Report: The Bell May Be Tolling for Ma Bell
Around the State
Remember Ma Bell’s good old days? You know, the days before 11-year-olds carried cell phones and Skype was a verb.
Well, a new report shows those days are long gone.
The Florida Public Service Commission signed off Wednesday on a draft report that reflects the continued transformation of the telecommunications industry, as residents ditch their old phone lines and turn to wireless and other technology.
Consider this finding: About 16.9 million wireless handsets were in use in Florida as of June 30, 2010 -- nearly one for each person in the state.
Or this: 27.3 percent of Florida adults lived in wireless-only households during the period from July 1, 2009, to June 30, 2010. That was up from an estimated 22.9 percent the previous year.
Or this: In 2010, longstanding carriers such as AT&T, Verizon and CenturyLink, saw a 20 percent drop in residential and business “access” lines, an industry measurement of the wireline market.
AT&T spokesman Don Sadler said the report reflects the changes that his company has seen during the past 15 years, as competition and technology have increased.
That has forced old-line carriers to change from primarily delivering service to the phone on your kitchen wall -- and focus on devices that you can use to call, text, send e-mails, watch videos, read books or do seemingly countless other things.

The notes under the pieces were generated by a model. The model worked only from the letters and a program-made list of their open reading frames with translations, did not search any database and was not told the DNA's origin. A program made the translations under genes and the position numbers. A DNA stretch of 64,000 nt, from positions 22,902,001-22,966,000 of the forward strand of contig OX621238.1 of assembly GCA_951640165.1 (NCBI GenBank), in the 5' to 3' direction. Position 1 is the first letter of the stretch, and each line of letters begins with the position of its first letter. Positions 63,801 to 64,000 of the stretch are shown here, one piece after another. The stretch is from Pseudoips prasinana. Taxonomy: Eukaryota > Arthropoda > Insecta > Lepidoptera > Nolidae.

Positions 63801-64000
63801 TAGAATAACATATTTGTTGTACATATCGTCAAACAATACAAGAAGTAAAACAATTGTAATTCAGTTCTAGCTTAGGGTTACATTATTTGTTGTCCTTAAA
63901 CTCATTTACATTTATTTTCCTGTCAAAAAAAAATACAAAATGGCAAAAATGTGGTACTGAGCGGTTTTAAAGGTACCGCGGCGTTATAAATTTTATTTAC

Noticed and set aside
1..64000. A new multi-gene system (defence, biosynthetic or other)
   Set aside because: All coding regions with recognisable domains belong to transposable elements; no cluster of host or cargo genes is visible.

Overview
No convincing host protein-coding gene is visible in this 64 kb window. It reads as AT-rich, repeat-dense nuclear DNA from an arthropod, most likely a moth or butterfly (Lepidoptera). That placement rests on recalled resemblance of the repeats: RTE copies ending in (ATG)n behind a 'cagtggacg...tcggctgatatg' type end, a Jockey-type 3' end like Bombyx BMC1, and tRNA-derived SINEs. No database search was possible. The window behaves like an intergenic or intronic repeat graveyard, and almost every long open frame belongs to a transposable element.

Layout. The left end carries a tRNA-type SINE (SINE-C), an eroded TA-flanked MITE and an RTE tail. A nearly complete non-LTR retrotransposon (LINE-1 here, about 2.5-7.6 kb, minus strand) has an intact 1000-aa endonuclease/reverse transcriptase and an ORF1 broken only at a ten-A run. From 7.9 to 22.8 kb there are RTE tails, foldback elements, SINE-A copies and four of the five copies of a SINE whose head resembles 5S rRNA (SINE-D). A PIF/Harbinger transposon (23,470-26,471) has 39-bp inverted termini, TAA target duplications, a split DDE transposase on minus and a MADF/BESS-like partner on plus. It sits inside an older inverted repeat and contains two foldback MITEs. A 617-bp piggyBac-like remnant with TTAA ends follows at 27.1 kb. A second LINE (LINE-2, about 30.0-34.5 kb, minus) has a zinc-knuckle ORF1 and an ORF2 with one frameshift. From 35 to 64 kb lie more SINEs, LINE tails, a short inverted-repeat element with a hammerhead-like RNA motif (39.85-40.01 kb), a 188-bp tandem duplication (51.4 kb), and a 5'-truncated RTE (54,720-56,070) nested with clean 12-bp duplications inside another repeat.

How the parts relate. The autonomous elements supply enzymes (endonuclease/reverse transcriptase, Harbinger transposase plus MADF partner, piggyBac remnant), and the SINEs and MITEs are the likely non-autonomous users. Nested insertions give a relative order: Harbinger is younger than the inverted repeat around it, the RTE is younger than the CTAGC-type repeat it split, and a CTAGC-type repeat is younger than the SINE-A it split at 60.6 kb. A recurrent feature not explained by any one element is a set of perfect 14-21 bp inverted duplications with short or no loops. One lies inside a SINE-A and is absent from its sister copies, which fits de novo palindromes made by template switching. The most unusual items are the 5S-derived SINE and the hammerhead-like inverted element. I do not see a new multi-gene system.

“What it basically has done is caused us to step up and meet the desires of our customers,’’ Sadler said.
But the shift away from traditional phone service isn’t limited to Blackberries, iPhones, Droids and other types of wireless devices. The report shows that many Floridians also now get phone service through what in the past were cable TV companies.
“The increasing demand for mobility and for more data intensive services like video is changing the way consumers think about voice services and influencing product selection,’’ the report says. “Pricing strategies that bundle broadband, mobility and voice services together are contributing to the continuing decline in residential wireline access lines."
The information is in a Public Service Commission-produced telecommunications report compiled each year for the Legislature.
Many of the trends in the report have served as a basis for lawmakers to ease regulations on the telecommunications industry. That culminated this year, when lawmakers largely stripped the PSC of its regulation of phone services.
Some groups, such as AARP, have fought such deregulation efforts, arguing that many seniors still have wireline phones and need protections against rate increases.
But the industry has argued that regulations put wireline companies at a competitive disadvantage -- because the PSC does not regulate wireless and cable services.
Also, the industry has contended that consumers have more choices now, such as wireless, which reduces the need for regulation.
“The competition is out there, and people are vying for communication dollars,’’ Sadler said.